2
\$\begingroup\$

I am working on a pcb that has an on board AVR microcontroller. I am providing a 6 pin programming header for the chip but I want to be able to program the chip without powering the rest of the board. What is the normal setup for something like this? I am thinking I can throw a Zener Diode on the power line to prevent power to the chip from flowing back onto the board and the rest of the components. During normal operation it is just powered from the power plane. Is this a good setup?

\$\endgroup\$
  • 3
    \$\begingroup\$ 1-position DIP switches can work wonders. \$\endgroup\$ – Ignacio Vazquez-Abrams Oct 11 '13 at 2:40
  • \$\begingroup\$ @IgnacioVazquez-Abrams - make this an answer. It is better than the provided. \$\endgroup\$ – johnfound Oct 11 '13 at 4:47
2
\$\begingroup\$

You could use a Diode OR to select the highest voltage supply. You will want to use a schottky diodes as they drop less voltage then regular silicon diodes.

schematic

simulate this circuit – Schematic created using CircuitLab

\$\endgroup\$
  • 1
    \$\begingroup\$ @Dabloons - You should be aware that you will have some drop across the diodes (0.6V for silicon, 0.3-0.2V for schottky). If you're close to the minimum allowable voltage to run the AVR, this could cause issues. \$\endgroup\$ – Connor Wolf Oct 11 '13 at 5:25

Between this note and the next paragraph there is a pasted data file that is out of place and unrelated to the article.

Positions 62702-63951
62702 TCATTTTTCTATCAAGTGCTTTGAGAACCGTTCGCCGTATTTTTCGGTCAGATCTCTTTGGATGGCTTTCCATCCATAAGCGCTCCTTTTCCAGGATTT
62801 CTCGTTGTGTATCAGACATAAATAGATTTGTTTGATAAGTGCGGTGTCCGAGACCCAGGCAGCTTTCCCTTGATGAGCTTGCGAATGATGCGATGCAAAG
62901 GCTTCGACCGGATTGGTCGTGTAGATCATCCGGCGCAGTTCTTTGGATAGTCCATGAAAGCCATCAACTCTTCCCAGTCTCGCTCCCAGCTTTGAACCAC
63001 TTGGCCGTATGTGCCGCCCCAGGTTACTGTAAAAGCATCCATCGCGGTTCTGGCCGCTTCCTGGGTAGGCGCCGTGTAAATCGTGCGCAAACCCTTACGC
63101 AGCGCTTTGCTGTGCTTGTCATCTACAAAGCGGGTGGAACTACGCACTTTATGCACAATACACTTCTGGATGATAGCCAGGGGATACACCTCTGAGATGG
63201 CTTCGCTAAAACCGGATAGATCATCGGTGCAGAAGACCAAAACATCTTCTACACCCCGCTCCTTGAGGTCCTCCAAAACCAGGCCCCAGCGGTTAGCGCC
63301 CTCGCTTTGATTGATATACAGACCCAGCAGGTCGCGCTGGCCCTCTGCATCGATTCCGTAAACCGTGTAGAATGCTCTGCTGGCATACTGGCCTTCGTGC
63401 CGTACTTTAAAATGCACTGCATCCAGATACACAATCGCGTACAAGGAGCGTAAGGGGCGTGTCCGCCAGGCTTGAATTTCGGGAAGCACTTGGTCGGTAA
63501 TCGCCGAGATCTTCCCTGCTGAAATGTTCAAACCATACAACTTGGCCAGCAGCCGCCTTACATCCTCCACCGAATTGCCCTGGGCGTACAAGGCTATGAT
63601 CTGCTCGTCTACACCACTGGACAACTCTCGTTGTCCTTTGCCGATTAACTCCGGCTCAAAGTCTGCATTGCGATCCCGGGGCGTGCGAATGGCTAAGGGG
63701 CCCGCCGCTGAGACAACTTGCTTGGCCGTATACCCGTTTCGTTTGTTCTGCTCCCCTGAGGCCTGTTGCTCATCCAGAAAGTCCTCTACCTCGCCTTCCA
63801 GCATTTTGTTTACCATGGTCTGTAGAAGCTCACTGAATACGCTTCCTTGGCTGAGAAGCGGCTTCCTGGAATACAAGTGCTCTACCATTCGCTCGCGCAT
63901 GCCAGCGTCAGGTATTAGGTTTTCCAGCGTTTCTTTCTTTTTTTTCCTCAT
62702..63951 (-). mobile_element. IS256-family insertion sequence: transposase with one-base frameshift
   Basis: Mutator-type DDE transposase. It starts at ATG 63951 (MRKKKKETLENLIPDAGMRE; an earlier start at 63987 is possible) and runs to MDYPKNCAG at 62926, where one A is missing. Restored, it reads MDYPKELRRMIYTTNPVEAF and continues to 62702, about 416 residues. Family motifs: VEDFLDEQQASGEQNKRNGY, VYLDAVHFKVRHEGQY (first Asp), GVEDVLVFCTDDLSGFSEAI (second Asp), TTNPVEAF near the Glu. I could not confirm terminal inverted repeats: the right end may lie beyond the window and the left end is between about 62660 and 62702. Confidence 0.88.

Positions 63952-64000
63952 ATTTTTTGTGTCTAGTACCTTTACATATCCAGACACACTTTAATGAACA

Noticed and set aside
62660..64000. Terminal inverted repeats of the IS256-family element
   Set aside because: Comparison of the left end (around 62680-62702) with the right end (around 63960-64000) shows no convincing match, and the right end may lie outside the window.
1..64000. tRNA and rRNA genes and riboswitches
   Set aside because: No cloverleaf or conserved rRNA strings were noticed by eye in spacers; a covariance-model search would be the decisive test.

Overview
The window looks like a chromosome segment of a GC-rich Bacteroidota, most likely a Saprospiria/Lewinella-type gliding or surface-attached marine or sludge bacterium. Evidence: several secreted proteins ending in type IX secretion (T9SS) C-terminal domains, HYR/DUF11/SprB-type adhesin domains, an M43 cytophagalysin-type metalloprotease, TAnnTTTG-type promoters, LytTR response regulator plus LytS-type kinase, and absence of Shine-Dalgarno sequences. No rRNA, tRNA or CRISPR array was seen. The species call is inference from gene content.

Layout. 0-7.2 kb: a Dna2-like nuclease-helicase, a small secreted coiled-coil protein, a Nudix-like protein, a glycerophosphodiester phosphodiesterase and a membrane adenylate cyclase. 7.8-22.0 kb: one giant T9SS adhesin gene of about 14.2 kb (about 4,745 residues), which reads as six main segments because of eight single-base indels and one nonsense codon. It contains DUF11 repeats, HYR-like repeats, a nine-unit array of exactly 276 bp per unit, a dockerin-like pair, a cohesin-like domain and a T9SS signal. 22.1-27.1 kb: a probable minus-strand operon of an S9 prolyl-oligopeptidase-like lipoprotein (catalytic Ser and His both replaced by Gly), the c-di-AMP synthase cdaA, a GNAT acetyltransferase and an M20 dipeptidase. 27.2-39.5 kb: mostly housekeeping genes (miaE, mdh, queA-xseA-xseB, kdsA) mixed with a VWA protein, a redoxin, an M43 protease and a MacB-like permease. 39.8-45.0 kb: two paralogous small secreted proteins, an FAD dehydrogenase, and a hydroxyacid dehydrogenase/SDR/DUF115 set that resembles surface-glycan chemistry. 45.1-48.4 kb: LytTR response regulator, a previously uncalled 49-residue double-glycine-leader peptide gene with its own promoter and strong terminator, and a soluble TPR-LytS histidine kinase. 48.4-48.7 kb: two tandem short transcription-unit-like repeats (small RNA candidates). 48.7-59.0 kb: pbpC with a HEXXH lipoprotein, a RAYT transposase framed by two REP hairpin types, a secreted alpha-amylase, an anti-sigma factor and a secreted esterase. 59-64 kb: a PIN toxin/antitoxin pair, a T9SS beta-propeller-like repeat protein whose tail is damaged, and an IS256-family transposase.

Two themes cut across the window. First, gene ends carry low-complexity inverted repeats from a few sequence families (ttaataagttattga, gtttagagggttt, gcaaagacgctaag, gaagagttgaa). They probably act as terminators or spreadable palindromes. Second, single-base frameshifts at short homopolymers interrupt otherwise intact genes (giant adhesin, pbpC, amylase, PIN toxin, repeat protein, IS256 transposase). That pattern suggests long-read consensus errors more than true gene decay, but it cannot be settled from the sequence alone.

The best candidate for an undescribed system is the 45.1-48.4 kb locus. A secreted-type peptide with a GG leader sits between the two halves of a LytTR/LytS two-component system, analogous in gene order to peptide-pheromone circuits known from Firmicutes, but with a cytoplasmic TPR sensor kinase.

• \$\begingroup\$ @ConnorWolf - Very true. It makes more sense in this case to just disconnect the rest of the circuit by way of a 2-pin jumper or a 1-position dip switch. However, both of those require the user to remember to something whereas the supplied answer is "automatic." Pros and cons... I guess it just depends on the user. \$\endgroup\$ – Kurt E. Clothier Oct 11 '13 at 21:10

Your Answer

By clicking “Post Your Answer”, you agree to our terms of service, privacy policy and cookie policy

Not the answer you're looking for? Browse other questions tagged or ask your own question.